As well, I am continuing down the path to self publishing some of my pieces ... which I also have found to be fraught with dead ends and missteps ... but, hopefully I'm getting closer ... to achieving that dream. Regardless, I can't think of a more feel-good way to shelter-in-place than ... embracing creativity.   


  1. I am so glad you are working on getting your writing together for sharing, Wendy. A good use of this time. I feel so weighted down by all that is happening that I have no energy at all. I could go out here quite safely (at least until the tourists come), but I mostly stay in. Your grandson wanting to go to a lake is poignant. Hopefully soon restrictions will be relaxed enough to manage that at least. It is always wonderful to read you, my friend.

  2. Thank you, so much, for leaving such a lovely comment on the Whatnot website, Sherry.

    I agree, getting through this unbelievably challenging time with anything vaguely resembling 'good spirits' is so hard. As you know, we have a couple of issues that make us, sadly, very vulnerable to COVID. While these were no-big-deal in January, they now pretty much define what we can and cannot do (or, at least, where we can and cannot go). I sometimes wonder if we will ever get out of this place or even, be able to spend time with our family. Having my cataract surgery cancelled midway through the two operations feels like the proverbial insult-added-to-injury. My eyesight has never been more problematic. On the plus side, the family stays in touch. My daughter calls every day and drops off 'goody-bags' filled with books and mags, bath 'smellies' and scented candles, great food and drink and just about anything else under-the-sun that might help us pass-the-time as pleasantly as possible. And it does pass pleasantly. Fortunately - as always - a lot of humour sprinkles through our days. We still laugh, a lot. And that goes a long way towards taking the sting out of what has been lost.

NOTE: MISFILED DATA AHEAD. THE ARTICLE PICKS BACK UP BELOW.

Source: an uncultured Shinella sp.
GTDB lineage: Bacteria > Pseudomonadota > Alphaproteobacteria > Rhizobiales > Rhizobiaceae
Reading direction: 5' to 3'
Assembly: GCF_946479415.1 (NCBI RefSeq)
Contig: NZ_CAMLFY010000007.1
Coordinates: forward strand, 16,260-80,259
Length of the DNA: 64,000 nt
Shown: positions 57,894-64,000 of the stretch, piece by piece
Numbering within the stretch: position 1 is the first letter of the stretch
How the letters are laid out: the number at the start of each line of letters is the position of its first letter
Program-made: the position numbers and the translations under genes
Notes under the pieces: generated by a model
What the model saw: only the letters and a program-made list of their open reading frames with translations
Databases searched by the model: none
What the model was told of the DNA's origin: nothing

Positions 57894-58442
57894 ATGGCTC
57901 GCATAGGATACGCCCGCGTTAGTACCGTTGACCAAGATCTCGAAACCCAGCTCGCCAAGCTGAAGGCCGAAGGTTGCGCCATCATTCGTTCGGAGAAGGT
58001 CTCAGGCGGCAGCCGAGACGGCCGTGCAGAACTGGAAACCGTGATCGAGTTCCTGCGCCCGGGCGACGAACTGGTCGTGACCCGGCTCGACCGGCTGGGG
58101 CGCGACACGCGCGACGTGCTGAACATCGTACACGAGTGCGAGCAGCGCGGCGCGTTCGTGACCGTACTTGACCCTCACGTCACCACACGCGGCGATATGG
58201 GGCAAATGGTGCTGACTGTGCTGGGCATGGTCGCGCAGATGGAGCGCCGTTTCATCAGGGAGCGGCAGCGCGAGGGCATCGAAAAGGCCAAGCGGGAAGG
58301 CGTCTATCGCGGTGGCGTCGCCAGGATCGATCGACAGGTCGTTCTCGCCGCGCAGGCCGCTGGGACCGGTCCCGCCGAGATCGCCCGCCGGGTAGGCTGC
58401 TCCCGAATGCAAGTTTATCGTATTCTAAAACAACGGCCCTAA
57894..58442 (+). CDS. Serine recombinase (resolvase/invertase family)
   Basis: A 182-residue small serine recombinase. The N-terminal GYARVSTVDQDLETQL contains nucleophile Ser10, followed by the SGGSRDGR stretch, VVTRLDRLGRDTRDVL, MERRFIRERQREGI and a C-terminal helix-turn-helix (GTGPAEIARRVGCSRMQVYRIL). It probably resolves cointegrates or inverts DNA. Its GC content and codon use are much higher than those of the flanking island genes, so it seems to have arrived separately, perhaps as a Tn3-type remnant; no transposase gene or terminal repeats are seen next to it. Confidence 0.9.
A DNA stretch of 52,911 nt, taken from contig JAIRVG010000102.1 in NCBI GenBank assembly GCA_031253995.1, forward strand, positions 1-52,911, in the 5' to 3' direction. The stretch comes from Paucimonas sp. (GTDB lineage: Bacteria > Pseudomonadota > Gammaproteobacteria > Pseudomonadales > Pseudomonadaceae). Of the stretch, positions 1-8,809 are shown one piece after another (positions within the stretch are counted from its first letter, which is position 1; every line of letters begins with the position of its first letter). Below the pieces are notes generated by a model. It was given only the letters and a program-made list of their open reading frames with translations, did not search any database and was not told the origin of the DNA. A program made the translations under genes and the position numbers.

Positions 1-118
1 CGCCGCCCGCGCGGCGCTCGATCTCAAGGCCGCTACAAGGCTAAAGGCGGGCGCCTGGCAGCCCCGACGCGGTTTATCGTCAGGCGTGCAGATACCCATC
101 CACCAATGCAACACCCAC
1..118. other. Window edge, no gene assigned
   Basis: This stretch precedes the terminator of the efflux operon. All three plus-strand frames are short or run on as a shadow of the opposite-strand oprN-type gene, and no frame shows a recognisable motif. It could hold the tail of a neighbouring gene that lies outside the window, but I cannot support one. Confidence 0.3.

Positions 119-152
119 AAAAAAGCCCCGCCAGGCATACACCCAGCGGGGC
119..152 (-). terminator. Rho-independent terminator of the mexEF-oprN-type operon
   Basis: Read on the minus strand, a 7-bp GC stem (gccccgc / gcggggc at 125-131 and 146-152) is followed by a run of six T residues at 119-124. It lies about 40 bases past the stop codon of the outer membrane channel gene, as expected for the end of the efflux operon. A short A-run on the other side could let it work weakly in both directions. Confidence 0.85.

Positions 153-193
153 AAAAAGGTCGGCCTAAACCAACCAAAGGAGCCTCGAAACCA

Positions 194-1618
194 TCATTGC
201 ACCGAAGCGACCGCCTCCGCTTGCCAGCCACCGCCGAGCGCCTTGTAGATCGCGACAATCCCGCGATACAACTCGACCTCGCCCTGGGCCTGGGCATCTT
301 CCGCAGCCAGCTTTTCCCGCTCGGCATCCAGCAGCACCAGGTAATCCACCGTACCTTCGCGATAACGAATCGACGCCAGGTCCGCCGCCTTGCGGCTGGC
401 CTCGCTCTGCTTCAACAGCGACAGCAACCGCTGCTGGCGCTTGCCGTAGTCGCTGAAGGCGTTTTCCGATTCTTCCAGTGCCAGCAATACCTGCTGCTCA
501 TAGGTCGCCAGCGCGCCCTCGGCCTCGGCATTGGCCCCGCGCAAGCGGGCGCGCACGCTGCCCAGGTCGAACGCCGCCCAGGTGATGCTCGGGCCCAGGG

Thanks for staying in touch, Sherry. I know I've been a bit remiss in that department, but will try and get an email off sometime in the next week.

  3. I feel for you. It has been a trying time for many. I have been blessed with a back yard. Would have gone stark raving otherwise. Some question the "would".

  4. I count myself blessed that I not only have a garden, but I also live in the middle of the countryside. I don’t think I could have survived in the city, especially not in a high rise. Well done, Wendy, for conjuring up breezes, keeping in touch with your grandson by email, and working on your poetry project. When poets are given so much time, we make good use of it.